A recent study in Great Britain queried people as to why they went to medical herbalists, a category of herbalists who have training much like Registered Herbalists of the American Herbalists Guild, people with the NCCAOM Oriental Medicine Diplomate designation or other trained herbalists. Most of the patients had not initially sought out herbalists, but Continue reading People Use Herbalism Because It Works Better
BTW, if you subscribe to my YouTube channel, you will see several new videos, as soon as my son Nick edits them. (And I’d appreciate ratings and comments since it is a new account!)
Each month herbalists are encouraged to submit articles to the Herbal Blog Parties, hosted by various herbalists. The August party had as its theme sweet ways to use herbs, including herbal honey’s, glycerites, elixirs, electuaries, melomels and the like. If you need definitions, go down to Kiva Rose’s article which has an overview.
While we generally want to keep sugars low in our diet, there are legitimate uses for sweet herbs. Sugar in its various forms is used in a variety of traditional medicines. In Chinese medicine it strengthens the Spleen/pancreas function (in judicious quantities) and formulas often use dates, honey, longan fruit, or licorice to engage the digestive function. Ayurveda makes medicinal honey and ghee preparations like Chayawanprash. Continue reading The Sweet Herbal Blog Party
Turmeric is an extraordinary herb. An orangey-yellow root that looks something like a riotous ginger, turmeric is beloved in Indian culture for its abilities to soothe the GI tract, reduce inflammation, stop bleeding and fight infection. In China, huang jian “yellow ginger” is used to move qi and blood and to stop internal wind, which means it is a great circulatory tonic while being antispasmodic, valuable properties for arthritis indeed!
By itself turmeric is bitter, dry, spicy, and warming. Dry turmeric is more warming and somewhat less aromatic than the fresh root that I find in Indian grocery stores but both are strongly anti-inflammatory and I find tinctures made with dried root to be stronger. Continue reading Turmeric, Sweet Turmeric
Numen is a film that previewed at the International Herbal Symposium this June. It features prominent herbalists, botanists and ethnobotanists like Rosemary Gladstar, Tierona LowDog, the late Bill Mitchell, Stephen Buhner, Phyllis Light, Ken Ausubel, James Duke and Rocio Alarcon, among others. Numen, defined as the animating force in nature, brings together innovative thinkers to discuss how our disconnection from nature affects human and environmental health and the healing made possible by embracing our place in the wider web of life.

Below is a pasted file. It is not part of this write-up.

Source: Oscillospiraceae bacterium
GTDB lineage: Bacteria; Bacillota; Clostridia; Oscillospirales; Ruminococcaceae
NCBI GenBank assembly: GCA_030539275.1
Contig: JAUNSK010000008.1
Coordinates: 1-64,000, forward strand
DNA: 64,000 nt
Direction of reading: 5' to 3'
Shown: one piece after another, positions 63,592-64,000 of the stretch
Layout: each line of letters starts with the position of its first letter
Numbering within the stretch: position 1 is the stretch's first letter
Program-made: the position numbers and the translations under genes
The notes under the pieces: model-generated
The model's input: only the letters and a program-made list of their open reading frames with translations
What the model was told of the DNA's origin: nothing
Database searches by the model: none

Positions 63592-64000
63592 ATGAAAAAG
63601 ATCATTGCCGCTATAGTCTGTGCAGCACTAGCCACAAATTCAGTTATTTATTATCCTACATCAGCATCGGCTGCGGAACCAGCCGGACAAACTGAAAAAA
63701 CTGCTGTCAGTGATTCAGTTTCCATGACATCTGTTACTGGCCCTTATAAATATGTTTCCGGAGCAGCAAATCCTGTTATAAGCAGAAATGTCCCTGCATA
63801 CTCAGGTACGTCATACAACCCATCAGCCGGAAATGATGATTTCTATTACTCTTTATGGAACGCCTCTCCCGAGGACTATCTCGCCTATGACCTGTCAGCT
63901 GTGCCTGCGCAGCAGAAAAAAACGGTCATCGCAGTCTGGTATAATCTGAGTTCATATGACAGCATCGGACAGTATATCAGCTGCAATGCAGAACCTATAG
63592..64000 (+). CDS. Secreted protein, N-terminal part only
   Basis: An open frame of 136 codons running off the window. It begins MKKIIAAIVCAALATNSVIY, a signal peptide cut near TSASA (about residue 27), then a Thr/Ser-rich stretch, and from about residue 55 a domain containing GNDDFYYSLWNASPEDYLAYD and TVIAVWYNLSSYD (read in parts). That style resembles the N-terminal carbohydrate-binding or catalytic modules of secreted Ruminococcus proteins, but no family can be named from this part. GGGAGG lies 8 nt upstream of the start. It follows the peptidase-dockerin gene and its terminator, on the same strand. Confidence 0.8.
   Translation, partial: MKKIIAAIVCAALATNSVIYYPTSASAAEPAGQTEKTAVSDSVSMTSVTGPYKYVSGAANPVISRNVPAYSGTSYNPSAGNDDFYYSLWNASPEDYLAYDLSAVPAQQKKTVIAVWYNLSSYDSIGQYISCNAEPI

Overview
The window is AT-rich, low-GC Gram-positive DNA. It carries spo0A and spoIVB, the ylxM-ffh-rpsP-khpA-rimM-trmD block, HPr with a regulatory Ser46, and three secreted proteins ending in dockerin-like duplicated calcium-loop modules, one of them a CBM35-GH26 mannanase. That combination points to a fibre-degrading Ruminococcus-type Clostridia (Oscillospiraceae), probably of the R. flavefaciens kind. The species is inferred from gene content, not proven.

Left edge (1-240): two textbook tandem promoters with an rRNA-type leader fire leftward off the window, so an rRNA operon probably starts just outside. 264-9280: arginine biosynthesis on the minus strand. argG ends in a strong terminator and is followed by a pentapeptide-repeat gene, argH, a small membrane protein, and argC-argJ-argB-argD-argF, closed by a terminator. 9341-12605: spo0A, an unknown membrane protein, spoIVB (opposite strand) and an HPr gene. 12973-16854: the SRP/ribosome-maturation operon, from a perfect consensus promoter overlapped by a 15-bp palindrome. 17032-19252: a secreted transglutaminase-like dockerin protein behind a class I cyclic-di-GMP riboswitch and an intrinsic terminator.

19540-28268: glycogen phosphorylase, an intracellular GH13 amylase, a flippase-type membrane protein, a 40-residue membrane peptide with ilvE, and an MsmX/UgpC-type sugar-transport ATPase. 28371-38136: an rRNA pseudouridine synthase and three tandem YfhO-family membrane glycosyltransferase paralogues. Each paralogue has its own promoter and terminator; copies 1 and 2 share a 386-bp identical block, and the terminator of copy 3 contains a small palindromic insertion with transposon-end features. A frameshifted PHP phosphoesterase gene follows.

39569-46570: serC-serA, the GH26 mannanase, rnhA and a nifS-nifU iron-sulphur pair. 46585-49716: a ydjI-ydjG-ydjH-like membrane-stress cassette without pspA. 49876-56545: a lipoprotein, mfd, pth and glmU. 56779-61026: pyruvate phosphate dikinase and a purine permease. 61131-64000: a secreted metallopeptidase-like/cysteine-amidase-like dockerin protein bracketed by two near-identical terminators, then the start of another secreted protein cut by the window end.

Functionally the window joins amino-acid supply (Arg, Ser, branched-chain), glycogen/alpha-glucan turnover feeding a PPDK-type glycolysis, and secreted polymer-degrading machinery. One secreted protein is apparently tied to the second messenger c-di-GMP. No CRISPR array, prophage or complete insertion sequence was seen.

You can view a 15 minute preview here:
The 80 minute film features wonderful time lapse photography and will be an extraordinary DVD to show and replay. The DVD will include tutorials on growing and harvesting medicinal herbs, preparing kitchen medicine, and on the growing field of ecological medicine and should be available later this month from the site above.
It’s here! It’s the blog party! We have an amazing collection of writings on all sorts of weedy wonders that herbalists near and far love dearly.
Here’s the breakdown!
Karen Vaughan on Plantain!
Dragonlady on dandelions
Greenman rambling on Ground Ivy
Lady Barbara on Teasel
Field of Tansy on Self Heal
Aquarian Bath on Mulberry!
Rosalee of Methow Valley on Yellow Dock!
Tales of a kitchen Herbwife on Sorrel and Watercress
Abby Artemisa on Garlic Mustard
Granny Sam on Mullien
Medicine Woman’s Roots on Nettle Seed Harvesting
Dreamseeds on Cottonwood
And Darcy Blue, who called the party will soon have her post on sweet clover (meliotus).
A fascinating look at Russian herbal folk medicine from the St. Petersburg Times: Mumiyo is the Russian form of Shilajit. I suspect they mean charcoal instead of coal.
Garlic, Mustard and Herbs: Russian Folk Remedies
By Irina Titova
The St. Petersburg Times
If, when entering a Russian home or even an office, you are hit by the strong odor of raw garlic, it’s not necessarily because someone is cooking or eating garlic.
More likely, it is because someone is ill, and in order to stop others from getting infected, people have chopped up garlic and left it on a plate. In Russia, many people believe that garlic’s phytoncaedos kill diseases — even viruses as strong as flu.
Garlic therapy is one of Russia’s most popular folk remedies. During flu epidemics, Russian parents may put a piece of garlic in their children’s pockets. They also tend to eat more garlic in the winter in order to strengthen the immune system. Continue reading Russian Folk Remedies